Alexis: What is To Love A Prince about and how is it different from your previous royal romances?

Rachel: At the core, I think To Love A Prince is about second chances. It’s different from my other royal romance based on the journey of the characters’ themselves. They drive the story.

Alexis: Tell us about your story’s heroine Daffodil Caron. What does she look like/sound like/act like?

Rachel: Daffy is sweet, funny, artistic. She grew up with the princes from the House of Blue when her mother worked for the queen. But a secret separated them for almost twenty years. When we meet her, she’s living her best life. Or so she thinks. But love has other ideas.

Alexis: Describe the setting for this story. What makes it special to your main characters?

Rachel: Most of this story takes place in a small hamlet called Dalholm. It’s fun, quaint and beautiful. The hamlet is special to the prince because it’s the location of Hadsby Castle where he spent his childhood summers. Dalholm is also the place where Prince Gus and Daffodil discover their real purpose.

Alexis: Tell us about your story’s hero His Royal Highness (HRH) Prince Augustus. Describe his looks, personality and heart.

Rachel: He’s a very broken man when the story begins. But he’s lived through controversy throughout his life and knows how to survive. He’s very self-deprecating at the start.

Alexis: Is there anything about Daffodil that Prince Augustus does not like?

Rachel: There’s nothing he doesn’t like about her.

Why did the media used to label Prince Augustus as “Prince Pudgy” when he was a child? How did he feel about this cruel label? In what ways has he changed now that he is an adult?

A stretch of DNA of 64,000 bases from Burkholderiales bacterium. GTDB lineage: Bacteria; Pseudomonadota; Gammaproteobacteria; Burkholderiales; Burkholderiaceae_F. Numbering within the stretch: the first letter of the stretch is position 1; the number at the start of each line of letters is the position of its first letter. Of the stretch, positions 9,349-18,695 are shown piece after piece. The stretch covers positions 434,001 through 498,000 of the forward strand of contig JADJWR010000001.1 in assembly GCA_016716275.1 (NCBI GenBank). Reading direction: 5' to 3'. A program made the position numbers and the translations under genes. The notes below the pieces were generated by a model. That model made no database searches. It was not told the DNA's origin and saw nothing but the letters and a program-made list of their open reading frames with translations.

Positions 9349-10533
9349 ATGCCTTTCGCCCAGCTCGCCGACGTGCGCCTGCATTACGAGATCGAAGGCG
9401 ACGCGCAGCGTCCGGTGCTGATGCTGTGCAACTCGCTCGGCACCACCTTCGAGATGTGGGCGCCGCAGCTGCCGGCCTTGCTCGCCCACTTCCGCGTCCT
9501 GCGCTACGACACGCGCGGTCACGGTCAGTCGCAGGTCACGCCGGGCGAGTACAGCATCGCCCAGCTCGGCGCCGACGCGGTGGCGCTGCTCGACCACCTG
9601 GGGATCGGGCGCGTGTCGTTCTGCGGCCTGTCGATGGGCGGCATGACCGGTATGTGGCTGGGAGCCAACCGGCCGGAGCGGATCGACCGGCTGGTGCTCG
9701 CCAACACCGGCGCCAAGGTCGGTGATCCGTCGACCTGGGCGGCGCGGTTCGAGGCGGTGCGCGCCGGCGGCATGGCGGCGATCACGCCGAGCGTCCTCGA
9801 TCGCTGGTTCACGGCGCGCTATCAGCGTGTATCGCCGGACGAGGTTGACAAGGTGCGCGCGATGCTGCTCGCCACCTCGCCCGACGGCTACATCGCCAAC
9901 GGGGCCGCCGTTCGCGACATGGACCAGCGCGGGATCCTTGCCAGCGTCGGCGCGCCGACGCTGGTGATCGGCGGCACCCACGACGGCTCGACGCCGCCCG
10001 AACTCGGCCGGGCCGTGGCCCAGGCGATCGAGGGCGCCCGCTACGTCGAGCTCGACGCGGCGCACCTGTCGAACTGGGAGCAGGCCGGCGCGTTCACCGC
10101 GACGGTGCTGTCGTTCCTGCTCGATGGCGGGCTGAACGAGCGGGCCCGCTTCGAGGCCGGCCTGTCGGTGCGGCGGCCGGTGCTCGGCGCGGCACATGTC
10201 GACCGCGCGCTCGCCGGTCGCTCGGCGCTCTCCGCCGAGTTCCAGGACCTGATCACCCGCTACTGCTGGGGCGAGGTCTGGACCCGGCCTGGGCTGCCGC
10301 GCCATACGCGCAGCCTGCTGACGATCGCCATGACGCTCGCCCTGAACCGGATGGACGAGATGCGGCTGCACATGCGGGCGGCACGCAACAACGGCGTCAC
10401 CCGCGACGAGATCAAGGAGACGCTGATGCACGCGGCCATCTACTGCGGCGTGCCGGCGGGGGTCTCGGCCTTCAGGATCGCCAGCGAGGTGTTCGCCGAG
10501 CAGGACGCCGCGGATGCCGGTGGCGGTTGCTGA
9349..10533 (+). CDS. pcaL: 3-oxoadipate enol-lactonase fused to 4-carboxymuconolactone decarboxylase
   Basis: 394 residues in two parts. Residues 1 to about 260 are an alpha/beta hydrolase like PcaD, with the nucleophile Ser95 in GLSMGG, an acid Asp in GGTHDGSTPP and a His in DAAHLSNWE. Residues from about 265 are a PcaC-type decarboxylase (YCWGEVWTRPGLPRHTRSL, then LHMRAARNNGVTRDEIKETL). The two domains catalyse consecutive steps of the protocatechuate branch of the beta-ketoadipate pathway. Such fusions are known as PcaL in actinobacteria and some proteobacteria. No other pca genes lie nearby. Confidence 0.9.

Rachel: He’s never liked the moniker, but it’s made him stronger. I also think it made him empathetic to others who struggle. Being a prince didn’t shield him from pain and teasing.

Alexis: After going for such a long time without seeing each other, what happens to their head and heart when Prince Augustus and Daffodil reconnect? Give insight into their thoughts and feelings. 

Rachel: Prince Gus and Daffodil have a really great meet-cute on a beach. The thing I loved about the connection was she reminded him of who he really was and how important he was to the people of Lauchtenland. He reminded her of her childhood and of her dream to make a difference in the world.

Alexis: Give us a hint of how romantic love begins to bloom between Prince Augustus and Daffodil.

Rachel: Daffodil works for the Royal Trust and she’s sent on a mission to Hadsby Castle the same time as Prince Gus. From there, fun and love ensue.

Alexis: What threatens to destroy this new romance between old friends?